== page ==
Runners accused of doping told they can compete at U.S. trials

LOS ANGELES — LOS ANGELES - USA Track & Field will not seek suspensions before the U.S. Olympic trials against any of the six U.S. athletes now facing doping charges, the group's chief executive said yesterday. The decision could cloud the makeup of the U.S. Olympic team until even after the opening ceremony in Athens.

USATF officials in recent months have stressed their devotion to a "zero tolerance" anti-doping policy. But the governing body's chief executive, Craig Masback, said he believes USATF does not have the right under U.S. law to provisionally suspend any of the six, four of whom are facing life bans from competition, including Tim Montgomery, the world-record holder in the 100-meter dash.


The trials begin Friday in Sacramento. If any of the six qualified for the U.S. team, Masback acknowledged in a conference call with reporters, it is unlikely that world track authorities, who traditionally have moved against any athlete with a pending doping case, would permit them to compete in the Summer Games, which begin Aug. 13.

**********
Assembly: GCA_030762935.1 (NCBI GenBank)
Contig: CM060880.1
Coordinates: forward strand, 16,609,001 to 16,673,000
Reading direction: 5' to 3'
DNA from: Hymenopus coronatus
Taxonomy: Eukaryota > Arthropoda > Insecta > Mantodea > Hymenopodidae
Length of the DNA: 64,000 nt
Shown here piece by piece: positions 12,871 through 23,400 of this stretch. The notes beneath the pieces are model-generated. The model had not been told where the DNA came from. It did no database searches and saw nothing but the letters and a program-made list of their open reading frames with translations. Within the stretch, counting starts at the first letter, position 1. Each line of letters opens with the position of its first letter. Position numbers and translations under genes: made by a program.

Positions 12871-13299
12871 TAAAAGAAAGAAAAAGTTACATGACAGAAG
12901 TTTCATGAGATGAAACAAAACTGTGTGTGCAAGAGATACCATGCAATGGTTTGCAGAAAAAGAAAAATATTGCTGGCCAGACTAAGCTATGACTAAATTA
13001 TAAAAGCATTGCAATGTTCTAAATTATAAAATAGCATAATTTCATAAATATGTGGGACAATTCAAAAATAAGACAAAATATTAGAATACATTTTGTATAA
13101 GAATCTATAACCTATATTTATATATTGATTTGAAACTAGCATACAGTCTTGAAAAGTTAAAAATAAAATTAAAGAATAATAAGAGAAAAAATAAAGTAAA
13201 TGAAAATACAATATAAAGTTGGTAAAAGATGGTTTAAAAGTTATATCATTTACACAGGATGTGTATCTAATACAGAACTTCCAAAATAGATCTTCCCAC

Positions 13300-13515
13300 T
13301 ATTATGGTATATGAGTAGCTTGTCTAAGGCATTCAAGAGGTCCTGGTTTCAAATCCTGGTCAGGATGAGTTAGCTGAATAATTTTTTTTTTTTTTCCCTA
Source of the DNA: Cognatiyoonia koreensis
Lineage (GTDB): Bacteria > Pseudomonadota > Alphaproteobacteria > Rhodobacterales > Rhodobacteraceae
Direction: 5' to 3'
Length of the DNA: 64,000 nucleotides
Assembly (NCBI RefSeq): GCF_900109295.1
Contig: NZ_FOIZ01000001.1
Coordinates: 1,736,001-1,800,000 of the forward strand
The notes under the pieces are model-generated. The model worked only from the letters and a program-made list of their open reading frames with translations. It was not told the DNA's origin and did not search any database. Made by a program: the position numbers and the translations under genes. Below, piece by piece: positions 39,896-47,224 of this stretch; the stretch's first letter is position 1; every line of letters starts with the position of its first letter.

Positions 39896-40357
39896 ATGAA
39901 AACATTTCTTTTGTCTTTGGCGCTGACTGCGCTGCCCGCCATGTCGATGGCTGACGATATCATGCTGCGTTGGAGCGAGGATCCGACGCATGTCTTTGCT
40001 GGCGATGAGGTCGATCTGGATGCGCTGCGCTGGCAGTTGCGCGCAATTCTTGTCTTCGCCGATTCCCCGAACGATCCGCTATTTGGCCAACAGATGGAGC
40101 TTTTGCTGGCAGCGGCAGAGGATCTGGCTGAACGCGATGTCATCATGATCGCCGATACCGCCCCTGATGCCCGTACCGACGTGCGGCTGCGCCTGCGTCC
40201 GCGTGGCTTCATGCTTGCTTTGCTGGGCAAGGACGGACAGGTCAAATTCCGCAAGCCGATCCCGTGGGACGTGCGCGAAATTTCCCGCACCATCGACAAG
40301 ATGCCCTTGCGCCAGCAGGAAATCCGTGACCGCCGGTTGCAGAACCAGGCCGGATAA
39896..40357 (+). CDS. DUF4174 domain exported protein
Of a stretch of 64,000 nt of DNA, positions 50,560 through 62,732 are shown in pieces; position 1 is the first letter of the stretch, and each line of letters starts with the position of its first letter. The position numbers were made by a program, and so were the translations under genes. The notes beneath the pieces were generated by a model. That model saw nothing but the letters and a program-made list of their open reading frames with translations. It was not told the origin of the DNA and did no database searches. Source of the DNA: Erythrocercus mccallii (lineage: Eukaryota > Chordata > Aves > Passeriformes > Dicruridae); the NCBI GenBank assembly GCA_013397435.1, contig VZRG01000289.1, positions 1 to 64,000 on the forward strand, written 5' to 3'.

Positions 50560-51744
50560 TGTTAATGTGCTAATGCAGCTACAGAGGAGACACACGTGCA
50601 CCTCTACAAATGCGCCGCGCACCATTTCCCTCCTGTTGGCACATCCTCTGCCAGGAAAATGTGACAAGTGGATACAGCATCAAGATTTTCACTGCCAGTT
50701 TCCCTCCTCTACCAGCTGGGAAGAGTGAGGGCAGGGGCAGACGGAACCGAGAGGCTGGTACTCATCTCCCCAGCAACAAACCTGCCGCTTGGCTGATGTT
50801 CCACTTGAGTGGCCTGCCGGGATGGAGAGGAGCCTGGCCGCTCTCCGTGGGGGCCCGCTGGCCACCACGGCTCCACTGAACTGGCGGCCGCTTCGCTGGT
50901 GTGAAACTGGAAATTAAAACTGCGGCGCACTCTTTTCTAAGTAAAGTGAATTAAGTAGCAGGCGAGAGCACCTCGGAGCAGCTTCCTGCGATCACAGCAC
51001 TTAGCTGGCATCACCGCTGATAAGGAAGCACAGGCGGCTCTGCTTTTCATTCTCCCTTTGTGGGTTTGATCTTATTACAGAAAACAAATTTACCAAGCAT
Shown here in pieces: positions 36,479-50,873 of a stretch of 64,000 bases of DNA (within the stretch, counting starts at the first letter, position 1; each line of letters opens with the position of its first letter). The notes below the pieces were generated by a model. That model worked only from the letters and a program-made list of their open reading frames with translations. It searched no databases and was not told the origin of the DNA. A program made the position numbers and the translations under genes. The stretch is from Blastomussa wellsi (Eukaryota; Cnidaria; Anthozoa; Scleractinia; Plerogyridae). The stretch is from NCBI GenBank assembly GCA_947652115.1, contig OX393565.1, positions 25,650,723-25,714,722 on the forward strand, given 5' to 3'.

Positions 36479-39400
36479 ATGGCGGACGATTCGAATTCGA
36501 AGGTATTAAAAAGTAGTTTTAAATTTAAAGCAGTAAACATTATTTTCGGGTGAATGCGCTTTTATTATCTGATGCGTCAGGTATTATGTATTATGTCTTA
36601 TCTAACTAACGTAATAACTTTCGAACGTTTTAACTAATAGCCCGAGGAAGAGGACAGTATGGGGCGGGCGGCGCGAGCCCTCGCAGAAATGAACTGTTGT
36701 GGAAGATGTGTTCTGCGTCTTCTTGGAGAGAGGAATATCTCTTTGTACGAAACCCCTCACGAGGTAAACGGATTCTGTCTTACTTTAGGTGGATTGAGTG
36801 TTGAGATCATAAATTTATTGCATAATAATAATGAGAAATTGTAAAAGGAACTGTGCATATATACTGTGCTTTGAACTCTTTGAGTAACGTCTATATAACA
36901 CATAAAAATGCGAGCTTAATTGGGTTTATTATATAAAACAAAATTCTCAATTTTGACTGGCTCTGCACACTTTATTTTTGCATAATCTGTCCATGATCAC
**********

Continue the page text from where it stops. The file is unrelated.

However, USATF will not move now, Masback indicated, because to do so would probably invite legal action. "Zero tolerance is about sending the right message wherever possible," Masback said. "If we don't have the legal right to do something, I'm not sure that sends the right message."


The U.S. Olympic Committee is due to name the 2004 team by July 21. The International Olympic Committee, however, has recently indicated that in the case of "exceptional circumstances" substitutions may be considered.

The so-called technical meeting for track and field at the Games is due to be held Aug. 17, the day before the first track events of the Olympics. It is possible changes may be able to be made nearly until then.

The U.S. Anti-Doping Agency is seeking a life ban against Montgomery and three other sprinters: Chryste Gaines, Michelle Collins and Alvin Harrison.

"For any sane person, the entire proceedings are a tremendous distraction, even if you're in an innocent frame of mind," said Brian Getz, Collins' attorney.

Evidence from the BALCO criminal investigation has emerged at the core of USADA's case against Montgomery, Gaines, Collins and Harrison. None has failed a sanctioned test for steroids.

Montgomery testified to the use of banned substances before the grand jury investigating BALCO, according to recent accounts published in the San Francisco Chronicle.

The Los Angeles Times is a Tribune Publishing newspaper.